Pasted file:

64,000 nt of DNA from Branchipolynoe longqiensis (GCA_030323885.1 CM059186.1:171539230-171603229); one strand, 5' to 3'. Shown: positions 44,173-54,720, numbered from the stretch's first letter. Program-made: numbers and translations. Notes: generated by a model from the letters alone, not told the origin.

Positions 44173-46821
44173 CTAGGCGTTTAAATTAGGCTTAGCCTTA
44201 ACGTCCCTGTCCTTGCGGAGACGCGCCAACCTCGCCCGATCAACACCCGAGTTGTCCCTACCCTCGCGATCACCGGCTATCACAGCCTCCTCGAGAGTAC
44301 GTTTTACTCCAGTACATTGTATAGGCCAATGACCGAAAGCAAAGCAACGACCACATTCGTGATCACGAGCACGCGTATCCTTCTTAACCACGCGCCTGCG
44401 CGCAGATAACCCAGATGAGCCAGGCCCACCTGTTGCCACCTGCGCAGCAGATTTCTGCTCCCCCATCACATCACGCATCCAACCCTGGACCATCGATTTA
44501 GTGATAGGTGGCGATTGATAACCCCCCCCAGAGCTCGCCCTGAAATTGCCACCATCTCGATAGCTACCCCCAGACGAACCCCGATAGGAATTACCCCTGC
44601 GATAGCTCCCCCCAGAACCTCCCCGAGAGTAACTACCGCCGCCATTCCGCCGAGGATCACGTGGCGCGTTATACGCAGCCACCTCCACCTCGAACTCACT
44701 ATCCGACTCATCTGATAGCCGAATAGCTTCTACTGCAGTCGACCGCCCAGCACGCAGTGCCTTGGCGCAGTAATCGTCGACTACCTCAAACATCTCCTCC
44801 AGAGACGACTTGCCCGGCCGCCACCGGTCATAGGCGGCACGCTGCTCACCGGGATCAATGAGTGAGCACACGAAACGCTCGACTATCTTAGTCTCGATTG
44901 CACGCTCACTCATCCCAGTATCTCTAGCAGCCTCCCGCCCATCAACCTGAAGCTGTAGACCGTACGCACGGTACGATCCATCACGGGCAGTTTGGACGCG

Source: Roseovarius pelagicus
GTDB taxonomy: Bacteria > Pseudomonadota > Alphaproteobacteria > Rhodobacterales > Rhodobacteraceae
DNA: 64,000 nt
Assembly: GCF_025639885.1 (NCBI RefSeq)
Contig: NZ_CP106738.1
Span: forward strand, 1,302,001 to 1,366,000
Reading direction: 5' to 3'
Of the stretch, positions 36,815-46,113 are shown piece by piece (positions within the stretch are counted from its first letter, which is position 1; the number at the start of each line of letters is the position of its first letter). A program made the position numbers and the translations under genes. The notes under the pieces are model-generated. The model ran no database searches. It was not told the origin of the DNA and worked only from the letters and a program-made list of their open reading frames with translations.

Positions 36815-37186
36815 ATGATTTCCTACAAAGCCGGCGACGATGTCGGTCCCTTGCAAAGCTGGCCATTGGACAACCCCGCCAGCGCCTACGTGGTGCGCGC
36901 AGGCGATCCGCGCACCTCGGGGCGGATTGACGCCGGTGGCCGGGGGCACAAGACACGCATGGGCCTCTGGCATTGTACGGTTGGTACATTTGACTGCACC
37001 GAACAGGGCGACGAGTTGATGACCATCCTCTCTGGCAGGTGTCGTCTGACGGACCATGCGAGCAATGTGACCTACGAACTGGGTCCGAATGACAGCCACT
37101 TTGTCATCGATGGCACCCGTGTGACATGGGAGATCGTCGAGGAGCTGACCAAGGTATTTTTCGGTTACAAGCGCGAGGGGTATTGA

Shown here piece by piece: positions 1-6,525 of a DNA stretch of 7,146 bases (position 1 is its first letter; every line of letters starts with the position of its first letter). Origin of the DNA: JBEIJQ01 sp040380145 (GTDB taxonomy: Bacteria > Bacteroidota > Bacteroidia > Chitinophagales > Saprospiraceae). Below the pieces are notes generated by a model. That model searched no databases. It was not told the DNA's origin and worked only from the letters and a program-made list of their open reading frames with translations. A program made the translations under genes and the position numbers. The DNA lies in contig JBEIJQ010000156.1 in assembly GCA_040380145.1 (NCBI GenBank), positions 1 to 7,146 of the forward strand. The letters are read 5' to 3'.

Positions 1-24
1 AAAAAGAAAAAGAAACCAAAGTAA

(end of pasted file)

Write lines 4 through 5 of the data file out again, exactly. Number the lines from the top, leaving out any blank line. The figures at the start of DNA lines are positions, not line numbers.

44201 ACGTCCCTGTCCTTGCGGAGACGCGCCAACCTCGCCCGATCAACACCCGAGTTGTCCCTACCCTCGCGATCACCGGCTATCACAGCCTCCTCGAGAGTAC
44301 GTTTTACTCCAGTACATTGTATAGGCCAATGACCGAAAGCAAAGCAACGACCACATTCGTGATCACGAGCACGCGTATCCTTCTTAACCACGCGCCTGCG